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What is Metatarsalgia?

When a corn develops on the sole of the foot, it is associated with metatarsalgia, a general term for pain in the sole or ball of the foot. The metatarsal joints are the joints of the bones in the foot, and when they are injured in some way the result is often difficulty or pain in the foot while walking or standing.

Metatarsalgia is often the result of structural problems in the foot. The metatarsals joints support about 60 percent of the weight of the body. If the long arch of the foot falls because of a tendency of the foot to pronate (turn under) the arch across the foot also collapses. This leaves the metatarsal heads closer to the ground and to the skin, making them more susceptible to pressure.

People with metatarsalgia experience a generalized ache or soreness directly below the metatarsal heads. It occurs when the pad of fat that supports these bones wastes away, or atrophies, due to a lack of nourishment and as part of the normal aging process. Metatarsalgia may be accompanied by a plantar callus.

What Causes Metatarsalgia?

There are a number of possible causes of metatarsalgia, including:

  • Poorly fitting shoes
  • A foot with a high arch (known medically as pes cavus
  • Arthritis
  • Deformed or crooked toes
  • Trauma, as caused by a car accident or sports injury
  • Repeated stress, caused by frequent walking or standing on cement floors or repeated walking on a sloping surface

Treatment for Metatarsalgia

Chronic pain on the bottom of the foot should be evaluated by a physician or specialist who fully understands the structures and mechanics of the foot.

X-rays are often used for evaluative purposes.

A common treatment for metatarsalgia is the use of a custom orthotic, or shoe insert, made to correct the deforming forces of the foot. A metatarsal pad is usually incorporated into the device to assure long-term support.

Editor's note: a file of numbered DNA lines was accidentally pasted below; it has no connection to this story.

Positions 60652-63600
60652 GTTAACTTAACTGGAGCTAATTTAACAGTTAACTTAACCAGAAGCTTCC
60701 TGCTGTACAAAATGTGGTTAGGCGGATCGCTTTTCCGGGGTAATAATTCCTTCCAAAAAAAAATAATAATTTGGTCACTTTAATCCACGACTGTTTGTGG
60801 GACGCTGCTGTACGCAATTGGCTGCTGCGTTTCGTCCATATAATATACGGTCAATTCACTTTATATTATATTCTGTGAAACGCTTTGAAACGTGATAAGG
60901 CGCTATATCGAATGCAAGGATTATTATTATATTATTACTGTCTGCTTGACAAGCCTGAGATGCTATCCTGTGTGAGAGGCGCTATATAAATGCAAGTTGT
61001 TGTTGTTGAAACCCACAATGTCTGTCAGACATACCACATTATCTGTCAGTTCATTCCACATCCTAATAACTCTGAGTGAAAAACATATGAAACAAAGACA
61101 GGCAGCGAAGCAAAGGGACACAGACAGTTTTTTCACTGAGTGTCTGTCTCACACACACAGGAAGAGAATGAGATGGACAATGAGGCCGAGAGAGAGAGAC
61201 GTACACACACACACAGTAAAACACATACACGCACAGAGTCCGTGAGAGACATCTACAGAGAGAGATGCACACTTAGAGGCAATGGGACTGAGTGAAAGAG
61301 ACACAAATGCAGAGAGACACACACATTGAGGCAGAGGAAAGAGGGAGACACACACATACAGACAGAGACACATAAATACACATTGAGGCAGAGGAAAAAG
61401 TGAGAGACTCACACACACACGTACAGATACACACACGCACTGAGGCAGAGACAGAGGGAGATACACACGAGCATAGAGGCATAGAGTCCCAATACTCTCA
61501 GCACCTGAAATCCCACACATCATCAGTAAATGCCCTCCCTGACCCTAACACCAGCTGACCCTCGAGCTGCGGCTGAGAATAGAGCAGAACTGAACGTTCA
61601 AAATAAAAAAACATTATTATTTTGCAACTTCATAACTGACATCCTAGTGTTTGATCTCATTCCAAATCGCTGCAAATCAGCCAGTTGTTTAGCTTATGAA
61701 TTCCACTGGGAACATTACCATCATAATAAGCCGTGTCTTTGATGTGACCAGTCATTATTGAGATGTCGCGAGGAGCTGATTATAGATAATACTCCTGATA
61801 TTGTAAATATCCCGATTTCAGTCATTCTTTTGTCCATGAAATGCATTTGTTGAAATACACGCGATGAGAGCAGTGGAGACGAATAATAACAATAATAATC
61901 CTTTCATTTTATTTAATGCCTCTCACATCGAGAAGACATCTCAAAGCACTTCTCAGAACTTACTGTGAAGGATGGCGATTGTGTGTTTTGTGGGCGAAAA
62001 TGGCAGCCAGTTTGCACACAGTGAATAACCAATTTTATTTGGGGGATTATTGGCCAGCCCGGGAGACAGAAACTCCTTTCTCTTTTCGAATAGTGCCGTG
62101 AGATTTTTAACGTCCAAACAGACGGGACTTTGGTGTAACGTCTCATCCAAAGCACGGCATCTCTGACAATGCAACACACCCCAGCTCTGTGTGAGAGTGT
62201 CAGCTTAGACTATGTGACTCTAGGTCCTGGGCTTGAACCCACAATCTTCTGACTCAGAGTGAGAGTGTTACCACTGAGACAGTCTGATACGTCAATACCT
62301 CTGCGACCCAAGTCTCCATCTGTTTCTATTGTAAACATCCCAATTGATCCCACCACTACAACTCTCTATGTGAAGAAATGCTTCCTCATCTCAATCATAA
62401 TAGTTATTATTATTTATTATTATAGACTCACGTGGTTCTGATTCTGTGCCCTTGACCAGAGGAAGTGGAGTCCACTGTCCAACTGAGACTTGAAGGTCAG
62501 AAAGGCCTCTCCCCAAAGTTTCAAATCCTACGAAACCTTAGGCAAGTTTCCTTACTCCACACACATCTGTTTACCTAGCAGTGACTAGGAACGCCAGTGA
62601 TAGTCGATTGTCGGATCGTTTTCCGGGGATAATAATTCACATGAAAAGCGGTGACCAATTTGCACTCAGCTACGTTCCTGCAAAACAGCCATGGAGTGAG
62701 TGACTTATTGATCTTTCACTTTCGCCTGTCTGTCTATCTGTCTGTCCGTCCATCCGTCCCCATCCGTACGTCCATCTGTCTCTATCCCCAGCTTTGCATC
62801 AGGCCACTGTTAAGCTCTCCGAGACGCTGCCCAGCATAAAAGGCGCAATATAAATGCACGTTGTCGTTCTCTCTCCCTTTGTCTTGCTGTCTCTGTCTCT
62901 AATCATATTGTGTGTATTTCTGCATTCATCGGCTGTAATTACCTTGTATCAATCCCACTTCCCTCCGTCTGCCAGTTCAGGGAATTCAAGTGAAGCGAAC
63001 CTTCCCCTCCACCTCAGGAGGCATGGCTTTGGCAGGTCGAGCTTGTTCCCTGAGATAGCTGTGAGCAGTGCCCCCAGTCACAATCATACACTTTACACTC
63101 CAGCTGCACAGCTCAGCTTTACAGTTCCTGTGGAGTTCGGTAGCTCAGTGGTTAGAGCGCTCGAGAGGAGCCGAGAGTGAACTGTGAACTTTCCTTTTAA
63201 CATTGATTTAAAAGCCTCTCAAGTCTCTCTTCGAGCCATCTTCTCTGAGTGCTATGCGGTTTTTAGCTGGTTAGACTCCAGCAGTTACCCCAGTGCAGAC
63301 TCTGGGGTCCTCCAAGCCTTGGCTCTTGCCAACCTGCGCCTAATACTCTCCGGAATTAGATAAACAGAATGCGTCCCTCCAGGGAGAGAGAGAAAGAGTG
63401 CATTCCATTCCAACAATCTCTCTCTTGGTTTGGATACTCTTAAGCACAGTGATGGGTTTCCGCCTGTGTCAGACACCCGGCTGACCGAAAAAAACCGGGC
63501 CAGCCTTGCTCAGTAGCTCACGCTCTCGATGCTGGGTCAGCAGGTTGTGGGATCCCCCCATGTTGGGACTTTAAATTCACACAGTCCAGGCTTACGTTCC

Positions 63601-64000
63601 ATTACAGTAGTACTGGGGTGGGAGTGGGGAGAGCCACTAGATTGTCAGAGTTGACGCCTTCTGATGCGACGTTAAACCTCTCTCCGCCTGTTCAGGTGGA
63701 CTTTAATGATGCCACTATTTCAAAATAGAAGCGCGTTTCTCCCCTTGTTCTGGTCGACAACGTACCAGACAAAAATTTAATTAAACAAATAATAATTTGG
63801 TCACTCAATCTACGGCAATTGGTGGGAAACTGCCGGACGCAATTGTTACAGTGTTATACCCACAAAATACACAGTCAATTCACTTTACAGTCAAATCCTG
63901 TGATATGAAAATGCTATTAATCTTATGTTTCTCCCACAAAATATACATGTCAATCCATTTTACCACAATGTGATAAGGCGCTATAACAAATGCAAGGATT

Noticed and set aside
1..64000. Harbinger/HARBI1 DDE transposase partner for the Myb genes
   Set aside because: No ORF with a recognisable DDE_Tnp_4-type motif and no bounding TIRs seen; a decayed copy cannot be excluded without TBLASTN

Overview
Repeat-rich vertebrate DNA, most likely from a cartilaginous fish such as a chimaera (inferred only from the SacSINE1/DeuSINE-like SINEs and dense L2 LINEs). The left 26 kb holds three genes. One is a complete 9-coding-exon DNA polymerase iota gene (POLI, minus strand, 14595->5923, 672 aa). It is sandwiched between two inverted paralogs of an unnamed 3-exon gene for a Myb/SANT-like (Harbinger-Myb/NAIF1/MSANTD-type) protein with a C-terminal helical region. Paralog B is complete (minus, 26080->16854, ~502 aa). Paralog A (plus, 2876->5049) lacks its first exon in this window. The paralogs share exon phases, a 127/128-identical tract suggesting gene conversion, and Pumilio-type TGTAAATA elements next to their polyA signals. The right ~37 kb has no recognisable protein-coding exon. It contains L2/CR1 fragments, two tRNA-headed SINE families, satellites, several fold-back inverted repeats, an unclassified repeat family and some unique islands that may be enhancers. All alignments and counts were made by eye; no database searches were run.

Other treatment measures include:

  • Roomier or specially constructed shoes (Metatarsalgia Shoes)
  • Resting and elevating the foot, as well as making changes in any activity that regularly stresses the foot
  • Taking anti-inflammatory and pain medications such as aspirin or ibuprofen
  • Finding shoes with energy absorbing soles

How to Avoid Foot Problems?

Many people stress their feet by wearing the wrong shoe for various activities. Anyone who hikes, speed walks, runs, or participates in sports should wear appropriate supportive footwear. Taking the time to review the way you submit your feet to stress, both at work and at play, can often reveal ways to diminish unnecessary wear and tear on them. Physical therapy, ultrasound treatment, whirlpool baths, heat, massage, and ice treatment can all be used to pamper and relieve the feet.

Any change to one part of the foot significantly affects habitual ways of walking and standing. Left untreated, foot ailments such as warts, corns, or metatarsalgia may produce problems in other weight-bearing joints, such as the hips or knees.

Patients who experience problems with their feet should seek advice from an experienced physician or podiatrist who can evaluate the risks, benefits, and possible complications of various treatment options. Patient compliance is particularly important in the treatment of these conditions.

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